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We can remain calm as the virus is rare

Standing in front of the Paediatric Clinic in Ljubljana along with Miroslav Petrovec from the Institute of Microbiology and Immunology and paediatrician and infectious disease specialist Tatjana Mrvič, the Minister of Health Janez Poklukar gave a statement regarding the severe acute hepatitis of unknown origin in children.

Over the past 14 days, the Department of Infectious Diseases has treated one child with what is suspected to be hepatitis of unknown origin, but it is a mild case. After staying at the hospital for two days, the child, over the age of 10, is already in home care. It cannot be confirmed with certainty that this is a case of hepatitis of unknown origin, as there are many other similar syndromes, such as infectious mononucleosis.

The Minister said: “I kindly ask parents to watch out for the symptoms, but to stay calm as this is an extremely rare virus. Symptoms include jaundice, light-coloured stool and dark urine. I would also like to remind them to adhere to the basic hygiene measures, which include good hand hygiene, cough and sneeze etiquette, and keeping a safe distance from people exhibiting signs of respiratory infection. The Slovenian professional circles are alert to this issue, and the paediatricians, infectious disease specialists and general public have been provided with appropriate recommendations.”

Miroslav Petrovec from the Institute of Microbiology and Immunology said that diagnosing hepatitis is part of well-established diagnostics that is being implemented on a daily basis. “In this case, a special type of adenovirus might be appearing, causing diarrhoea. But the appropriate diagnostics has already been in place in Slovenia for a number of years, and collaboration between the institutions handling these patients is at the highest level. A case can be confirmed within hours,” Petrovec emphasized, adding that we should keep in mind when browsing the internet that having an adenovirus infection “does not necessarily mean that the individual has the syndrome we’re talking about today”.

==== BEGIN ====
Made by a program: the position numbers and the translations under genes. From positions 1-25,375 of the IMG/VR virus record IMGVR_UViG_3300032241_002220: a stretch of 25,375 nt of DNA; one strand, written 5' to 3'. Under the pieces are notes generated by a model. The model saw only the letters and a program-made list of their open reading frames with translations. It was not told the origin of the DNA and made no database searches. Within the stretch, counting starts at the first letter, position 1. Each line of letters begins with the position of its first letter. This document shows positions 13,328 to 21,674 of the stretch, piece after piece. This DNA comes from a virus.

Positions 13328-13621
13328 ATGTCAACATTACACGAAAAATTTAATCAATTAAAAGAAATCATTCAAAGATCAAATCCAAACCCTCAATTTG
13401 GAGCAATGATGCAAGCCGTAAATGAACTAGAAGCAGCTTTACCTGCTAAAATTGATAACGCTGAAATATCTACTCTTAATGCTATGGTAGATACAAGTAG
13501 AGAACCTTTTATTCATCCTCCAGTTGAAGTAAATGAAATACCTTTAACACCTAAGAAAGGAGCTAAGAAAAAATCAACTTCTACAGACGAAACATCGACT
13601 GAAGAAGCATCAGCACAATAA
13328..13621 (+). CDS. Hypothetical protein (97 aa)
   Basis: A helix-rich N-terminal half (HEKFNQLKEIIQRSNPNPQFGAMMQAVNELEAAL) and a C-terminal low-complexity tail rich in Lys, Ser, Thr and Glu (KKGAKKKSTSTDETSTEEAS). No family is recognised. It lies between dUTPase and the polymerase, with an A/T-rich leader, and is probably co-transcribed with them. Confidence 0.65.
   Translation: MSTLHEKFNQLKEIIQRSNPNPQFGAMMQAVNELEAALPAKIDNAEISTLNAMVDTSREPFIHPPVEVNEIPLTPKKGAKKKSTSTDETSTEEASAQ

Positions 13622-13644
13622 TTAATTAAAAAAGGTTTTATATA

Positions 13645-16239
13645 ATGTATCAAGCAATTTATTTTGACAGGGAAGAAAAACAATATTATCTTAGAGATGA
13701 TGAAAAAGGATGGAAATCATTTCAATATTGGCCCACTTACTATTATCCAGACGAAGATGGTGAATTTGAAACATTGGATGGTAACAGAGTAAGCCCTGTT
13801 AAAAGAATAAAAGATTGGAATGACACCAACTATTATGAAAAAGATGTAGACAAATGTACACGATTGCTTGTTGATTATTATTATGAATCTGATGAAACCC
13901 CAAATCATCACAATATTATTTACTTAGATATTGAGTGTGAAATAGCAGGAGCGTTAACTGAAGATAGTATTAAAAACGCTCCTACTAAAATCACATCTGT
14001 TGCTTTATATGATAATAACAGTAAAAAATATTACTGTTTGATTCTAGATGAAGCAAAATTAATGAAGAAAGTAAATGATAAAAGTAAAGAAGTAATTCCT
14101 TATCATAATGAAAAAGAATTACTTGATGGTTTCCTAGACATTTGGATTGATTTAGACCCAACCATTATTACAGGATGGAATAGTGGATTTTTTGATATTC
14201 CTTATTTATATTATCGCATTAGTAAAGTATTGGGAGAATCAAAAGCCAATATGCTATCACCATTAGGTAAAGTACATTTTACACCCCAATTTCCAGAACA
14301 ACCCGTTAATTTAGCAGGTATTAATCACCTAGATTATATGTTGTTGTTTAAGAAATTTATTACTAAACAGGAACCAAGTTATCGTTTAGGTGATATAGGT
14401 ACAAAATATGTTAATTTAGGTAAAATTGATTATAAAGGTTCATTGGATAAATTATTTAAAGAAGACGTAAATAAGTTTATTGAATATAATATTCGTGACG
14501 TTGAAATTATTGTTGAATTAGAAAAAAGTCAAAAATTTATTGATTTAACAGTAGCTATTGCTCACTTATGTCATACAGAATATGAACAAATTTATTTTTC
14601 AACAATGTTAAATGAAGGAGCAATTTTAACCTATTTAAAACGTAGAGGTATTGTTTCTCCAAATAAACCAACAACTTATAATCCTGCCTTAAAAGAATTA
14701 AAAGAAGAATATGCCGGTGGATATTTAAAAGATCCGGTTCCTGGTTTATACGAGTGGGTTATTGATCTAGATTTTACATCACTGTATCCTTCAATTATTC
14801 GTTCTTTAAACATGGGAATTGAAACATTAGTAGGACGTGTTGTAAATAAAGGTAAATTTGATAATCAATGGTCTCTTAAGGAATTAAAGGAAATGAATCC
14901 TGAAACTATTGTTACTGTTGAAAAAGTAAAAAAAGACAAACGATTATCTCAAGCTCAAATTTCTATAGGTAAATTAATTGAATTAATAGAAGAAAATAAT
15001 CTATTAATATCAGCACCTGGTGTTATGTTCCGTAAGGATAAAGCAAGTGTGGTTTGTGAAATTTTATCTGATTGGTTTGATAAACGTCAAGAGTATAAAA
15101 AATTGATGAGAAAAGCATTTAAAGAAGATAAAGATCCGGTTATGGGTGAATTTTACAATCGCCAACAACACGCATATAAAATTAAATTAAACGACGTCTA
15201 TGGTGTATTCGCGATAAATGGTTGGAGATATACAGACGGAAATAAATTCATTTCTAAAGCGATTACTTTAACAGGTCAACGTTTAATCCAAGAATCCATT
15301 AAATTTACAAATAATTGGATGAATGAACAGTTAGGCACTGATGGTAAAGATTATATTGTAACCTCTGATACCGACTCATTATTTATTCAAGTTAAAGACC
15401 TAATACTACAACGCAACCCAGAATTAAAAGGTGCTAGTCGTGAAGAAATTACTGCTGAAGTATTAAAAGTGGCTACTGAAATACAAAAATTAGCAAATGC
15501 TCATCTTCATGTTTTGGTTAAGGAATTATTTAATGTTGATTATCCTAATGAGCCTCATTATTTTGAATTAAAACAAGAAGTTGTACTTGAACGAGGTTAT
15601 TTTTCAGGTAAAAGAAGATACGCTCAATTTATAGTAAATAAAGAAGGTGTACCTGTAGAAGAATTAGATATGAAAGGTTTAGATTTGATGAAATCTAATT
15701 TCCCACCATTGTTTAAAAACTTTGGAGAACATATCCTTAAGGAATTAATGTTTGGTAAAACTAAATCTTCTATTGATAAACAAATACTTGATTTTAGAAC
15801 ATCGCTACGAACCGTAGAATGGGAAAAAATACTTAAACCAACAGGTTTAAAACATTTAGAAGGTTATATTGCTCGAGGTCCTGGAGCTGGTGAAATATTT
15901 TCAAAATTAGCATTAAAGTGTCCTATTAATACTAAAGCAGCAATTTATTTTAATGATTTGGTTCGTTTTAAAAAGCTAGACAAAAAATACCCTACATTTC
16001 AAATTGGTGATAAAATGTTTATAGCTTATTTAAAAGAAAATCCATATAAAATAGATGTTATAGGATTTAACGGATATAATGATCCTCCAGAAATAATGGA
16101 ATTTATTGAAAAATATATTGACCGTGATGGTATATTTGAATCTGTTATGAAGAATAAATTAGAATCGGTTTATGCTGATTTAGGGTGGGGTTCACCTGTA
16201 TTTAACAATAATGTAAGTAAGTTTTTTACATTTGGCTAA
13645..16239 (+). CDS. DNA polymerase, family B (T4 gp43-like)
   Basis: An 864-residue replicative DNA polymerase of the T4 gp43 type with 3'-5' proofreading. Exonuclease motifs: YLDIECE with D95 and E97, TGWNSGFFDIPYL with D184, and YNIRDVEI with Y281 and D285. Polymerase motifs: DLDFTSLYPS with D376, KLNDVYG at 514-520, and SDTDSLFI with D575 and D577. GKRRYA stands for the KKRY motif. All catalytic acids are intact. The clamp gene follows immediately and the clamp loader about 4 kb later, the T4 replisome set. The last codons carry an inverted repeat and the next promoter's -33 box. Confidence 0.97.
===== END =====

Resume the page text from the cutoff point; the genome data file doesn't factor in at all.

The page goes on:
Tatjana Mrvič, paediatrician and infectious disease specialist, and head of the hospital infection management service at the Ljubljana University Medical Centre, said that although this is a rare disease, parents should nevertheless watch out for any signs of jaundice, light-coloured stool and dark urine. If they notice these symptoms, they should take their child to a paediatrician.

The virus was first reported in Scotland; on 31 March 2022 news came of five cases of severe acute liver infection of unknown origin in children aged between three and five, all of which occurred within the previous three weeks. By 23 April, 169 cases had been registered worldwide. Seventeen children (10%) needed a liver transplant, and at least one child died because of the disease. According to the data available thus far, there is no epidemiological link among the children who have fallen ill.

While the cause of the disease is currently unknown, experts of all the leading institutions and associations managing outbreaks of this type have already sprung into action, headed by the World Health Organization. They are examining the epidemic dimensions of the disease, changes in the patients’ liver, and a series of possible disease causes/agents, which they are analysing carefully, along with the genetic and immunological characteristics of patients.